The Daily Fantasy Sports (DFS) industry has been a hot topic for debate during the past month after Nevada decided to ban DraftKings and FanDuel, the two biggest DFS websites in the nation on the basis that the DFS market was similar to the casino industry and can no longer operate without a license.

A number of other states are also considering regulating the DFS industry and the state of Massachusetts has stated that the industry must have a more robust set of consumer protection regulations. Attorney General Maura Healey has put forth a proposal outlining ways in which minors and players within the DFS industry can be protected at all times.

The AG filed a petition with the office of the secretary of the state laying out a number of key points including strict data and security protection, careful monitoring of all financial transactions, ethical advertising, strict regulations prohibiting minors from accessing the website and a system in place to help gamblers with addictions. The Massachusetts government states that they were carefully monitoring the DFS industry from the beginning of 2015 and the proposal consists of suggestions that will mitigate the risks their study highlighted.

In a statement, AG Healey said “These regulations are a first of their kind for the Daily Fantasy Sports industry, and they focus on protecting minors, ensuring truthful advertising, bringing more transparency to the industry, and leveling the playing field for all consumers. This is a first step, but an important step, as we continue to evaluate this new industry and make sure our laws keep up with these evolving technologies.”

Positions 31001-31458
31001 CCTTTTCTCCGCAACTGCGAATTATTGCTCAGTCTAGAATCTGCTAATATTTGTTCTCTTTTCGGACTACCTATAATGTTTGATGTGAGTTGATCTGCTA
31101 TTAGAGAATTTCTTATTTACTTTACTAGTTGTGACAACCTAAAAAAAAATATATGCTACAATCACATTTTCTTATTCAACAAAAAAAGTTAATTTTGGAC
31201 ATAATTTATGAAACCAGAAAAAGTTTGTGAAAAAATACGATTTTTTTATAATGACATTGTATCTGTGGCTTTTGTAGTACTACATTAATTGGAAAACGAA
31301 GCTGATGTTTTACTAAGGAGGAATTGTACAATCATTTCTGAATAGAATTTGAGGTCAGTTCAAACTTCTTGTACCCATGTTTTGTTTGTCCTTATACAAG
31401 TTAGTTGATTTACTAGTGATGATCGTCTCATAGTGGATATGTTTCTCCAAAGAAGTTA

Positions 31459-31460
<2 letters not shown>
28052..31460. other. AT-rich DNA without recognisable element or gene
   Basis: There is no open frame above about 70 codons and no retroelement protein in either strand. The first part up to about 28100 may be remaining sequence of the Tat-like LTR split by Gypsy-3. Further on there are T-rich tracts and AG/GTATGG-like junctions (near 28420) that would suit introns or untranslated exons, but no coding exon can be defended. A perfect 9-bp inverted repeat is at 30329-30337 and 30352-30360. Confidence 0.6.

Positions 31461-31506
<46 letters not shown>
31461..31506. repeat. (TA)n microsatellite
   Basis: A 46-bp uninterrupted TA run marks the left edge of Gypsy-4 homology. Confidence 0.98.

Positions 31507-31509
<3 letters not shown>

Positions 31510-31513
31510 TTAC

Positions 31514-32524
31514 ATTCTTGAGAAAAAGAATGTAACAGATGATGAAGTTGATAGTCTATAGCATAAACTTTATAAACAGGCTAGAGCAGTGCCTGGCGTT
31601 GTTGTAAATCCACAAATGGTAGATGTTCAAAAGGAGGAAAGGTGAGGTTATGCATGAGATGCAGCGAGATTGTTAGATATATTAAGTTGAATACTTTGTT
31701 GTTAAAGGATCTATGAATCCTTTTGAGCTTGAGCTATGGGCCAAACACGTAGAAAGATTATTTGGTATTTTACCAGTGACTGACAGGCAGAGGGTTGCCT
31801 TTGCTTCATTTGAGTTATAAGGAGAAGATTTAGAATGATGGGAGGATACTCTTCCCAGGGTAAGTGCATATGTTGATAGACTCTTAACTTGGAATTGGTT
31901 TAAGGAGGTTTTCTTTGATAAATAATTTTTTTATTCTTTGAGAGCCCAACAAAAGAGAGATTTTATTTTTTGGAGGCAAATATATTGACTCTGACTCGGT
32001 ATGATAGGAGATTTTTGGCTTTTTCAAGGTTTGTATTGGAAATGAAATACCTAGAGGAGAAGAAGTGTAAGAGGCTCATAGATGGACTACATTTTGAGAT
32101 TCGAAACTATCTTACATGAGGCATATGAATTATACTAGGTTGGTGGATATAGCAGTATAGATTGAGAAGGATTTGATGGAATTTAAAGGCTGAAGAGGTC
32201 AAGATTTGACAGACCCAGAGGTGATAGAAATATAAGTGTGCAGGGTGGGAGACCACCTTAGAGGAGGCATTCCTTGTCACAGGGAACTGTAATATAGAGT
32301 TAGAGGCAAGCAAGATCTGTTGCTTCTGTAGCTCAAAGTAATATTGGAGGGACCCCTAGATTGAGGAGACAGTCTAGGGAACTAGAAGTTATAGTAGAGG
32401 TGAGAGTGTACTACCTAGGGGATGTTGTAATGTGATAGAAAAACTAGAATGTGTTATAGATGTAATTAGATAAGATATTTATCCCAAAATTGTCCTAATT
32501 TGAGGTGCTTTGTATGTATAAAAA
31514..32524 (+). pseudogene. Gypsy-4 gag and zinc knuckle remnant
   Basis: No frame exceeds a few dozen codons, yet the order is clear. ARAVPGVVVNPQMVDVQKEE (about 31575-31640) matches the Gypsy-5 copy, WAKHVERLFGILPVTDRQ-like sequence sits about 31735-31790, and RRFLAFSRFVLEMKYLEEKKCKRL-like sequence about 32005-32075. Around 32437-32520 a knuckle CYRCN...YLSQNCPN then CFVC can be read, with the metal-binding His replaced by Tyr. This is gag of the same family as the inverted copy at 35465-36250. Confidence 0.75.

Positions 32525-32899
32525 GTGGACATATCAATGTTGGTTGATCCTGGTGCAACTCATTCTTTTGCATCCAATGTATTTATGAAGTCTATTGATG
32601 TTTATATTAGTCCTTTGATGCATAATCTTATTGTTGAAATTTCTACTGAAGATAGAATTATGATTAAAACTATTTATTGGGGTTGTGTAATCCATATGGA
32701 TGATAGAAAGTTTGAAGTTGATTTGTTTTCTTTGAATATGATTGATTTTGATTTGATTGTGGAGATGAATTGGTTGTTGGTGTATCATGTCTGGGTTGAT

AG Healey’s staff had met with key individuals of DFS companies on a number of occasions to study and analyze company information pertaining to the DFS industry and also discovered that it was important to put rules in place to ensure that all DFS players have a level playing field so that the competition remained fair at all times.

Some of the suggestions within AG Healey’s proposal include preventing DFS companies from advertising or promoting DFS at any school or college campus; not offering any promotions that are not based on high school or college athletes’ performance; DFS employees who have insider information will not be allowed to take part in DFS concerns and experienced gamers must be prevented from playing against new gamers to avoid them from being exploited.

AG Healey’s proposal also states that DFS companies will limit deposits to $1,000 per month and exceptions should be allowed only when player verification is provided to show that they have the ability to sustain high losses and also looks to prevent DFS companies from providing players with credit facilities.